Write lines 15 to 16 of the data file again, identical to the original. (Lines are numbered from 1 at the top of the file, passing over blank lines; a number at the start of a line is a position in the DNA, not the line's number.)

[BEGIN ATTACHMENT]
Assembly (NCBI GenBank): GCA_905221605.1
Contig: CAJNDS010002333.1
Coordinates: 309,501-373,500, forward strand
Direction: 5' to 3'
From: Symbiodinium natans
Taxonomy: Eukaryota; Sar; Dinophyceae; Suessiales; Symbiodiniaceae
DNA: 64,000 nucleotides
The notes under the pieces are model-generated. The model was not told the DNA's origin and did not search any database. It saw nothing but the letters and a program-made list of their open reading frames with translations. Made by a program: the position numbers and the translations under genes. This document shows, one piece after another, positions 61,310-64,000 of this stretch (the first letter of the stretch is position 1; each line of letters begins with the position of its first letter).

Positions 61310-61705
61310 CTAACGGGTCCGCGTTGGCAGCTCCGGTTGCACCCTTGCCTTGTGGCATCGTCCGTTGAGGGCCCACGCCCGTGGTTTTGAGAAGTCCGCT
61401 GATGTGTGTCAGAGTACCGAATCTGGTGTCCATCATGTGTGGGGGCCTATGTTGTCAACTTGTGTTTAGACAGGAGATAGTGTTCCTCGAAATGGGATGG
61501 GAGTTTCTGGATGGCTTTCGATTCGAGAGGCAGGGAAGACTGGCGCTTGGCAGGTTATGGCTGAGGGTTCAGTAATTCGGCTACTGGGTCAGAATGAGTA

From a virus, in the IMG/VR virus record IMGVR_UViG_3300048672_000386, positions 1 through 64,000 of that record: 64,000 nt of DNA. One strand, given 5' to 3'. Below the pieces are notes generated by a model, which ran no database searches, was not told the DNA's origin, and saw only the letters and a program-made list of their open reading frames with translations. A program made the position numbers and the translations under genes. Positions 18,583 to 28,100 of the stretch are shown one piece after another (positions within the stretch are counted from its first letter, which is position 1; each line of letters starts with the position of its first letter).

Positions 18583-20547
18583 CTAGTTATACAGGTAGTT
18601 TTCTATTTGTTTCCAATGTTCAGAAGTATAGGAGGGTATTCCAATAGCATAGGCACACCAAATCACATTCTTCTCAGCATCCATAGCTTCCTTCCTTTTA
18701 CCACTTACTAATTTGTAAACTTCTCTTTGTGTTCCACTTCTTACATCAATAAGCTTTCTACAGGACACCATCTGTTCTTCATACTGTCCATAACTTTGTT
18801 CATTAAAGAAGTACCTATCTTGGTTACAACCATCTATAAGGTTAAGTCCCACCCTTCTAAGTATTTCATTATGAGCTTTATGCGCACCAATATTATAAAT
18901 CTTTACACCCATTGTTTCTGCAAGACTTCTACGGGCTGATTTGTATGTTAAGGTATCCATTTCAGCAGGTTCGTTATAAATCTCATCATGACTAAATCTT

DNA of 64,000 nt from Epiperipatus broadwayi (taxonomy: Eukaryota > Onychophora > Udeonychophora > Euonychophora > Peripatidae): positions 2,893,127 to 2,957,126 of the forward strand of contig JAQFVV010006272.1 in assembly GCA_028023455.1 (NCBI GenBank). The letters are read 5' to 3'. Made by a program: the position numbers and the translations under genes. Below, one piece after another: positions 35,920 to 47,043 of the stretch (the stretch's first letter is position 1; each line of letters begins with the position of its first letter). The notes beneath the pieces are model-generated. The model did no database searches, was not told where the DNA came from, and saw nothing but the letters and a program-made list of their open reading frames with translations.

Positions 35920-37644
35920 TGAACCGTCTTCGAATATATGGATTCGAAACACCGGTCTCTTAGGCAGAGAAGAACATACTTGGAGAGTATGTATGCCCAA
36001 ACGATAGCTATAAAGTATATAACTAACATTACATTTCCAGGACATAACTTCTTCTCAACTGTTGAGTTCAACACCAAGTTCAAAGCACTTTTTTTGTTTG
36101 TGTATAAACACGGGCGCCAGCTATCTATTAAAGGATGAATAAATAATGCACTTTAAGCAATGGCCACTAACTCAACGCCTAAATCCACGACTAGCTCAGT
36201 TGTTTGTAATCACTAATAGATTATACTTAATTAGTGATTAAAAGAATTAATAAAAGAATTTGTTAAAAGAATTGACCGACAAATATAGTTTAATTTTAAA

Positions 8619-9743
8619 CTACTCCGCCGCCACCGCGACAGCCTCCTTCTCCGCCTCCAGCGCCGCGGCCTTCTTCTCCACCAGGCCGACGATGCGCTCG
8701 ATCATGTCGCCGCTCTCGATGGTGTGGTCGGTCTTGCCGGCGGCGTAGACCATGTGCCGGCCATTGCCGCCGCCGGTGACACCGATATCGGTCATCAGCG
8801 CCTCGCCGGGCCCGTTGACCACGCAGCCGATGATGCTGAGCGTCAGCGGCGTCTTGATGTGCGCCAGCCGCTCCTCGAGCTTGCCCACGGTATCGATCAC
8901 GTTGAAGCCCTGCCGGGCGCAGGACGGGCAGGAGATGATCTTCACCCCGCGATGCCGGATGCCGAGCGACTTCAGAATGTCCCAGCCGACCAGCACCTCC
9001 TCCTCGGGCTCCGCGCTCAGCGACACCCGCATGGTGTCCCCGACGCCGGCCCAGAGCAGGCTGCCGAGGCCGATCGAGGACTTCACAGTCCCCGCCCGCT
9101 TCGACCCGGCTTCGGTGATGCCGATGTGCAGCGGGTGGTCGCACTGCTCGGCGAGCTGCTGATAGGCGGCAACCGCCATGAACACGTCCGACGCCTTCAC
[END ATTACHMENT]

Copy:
18583 CTAGTTATACAGGTAGTT
18601 TTCTATTTGTTTCCAATGTTCAGAAGTATAGGAGGGTATTCCAATAGCATAGGCACACCAAATCACATTCTTCTCAGCATCCATAGCTTCCTTCCTTTTA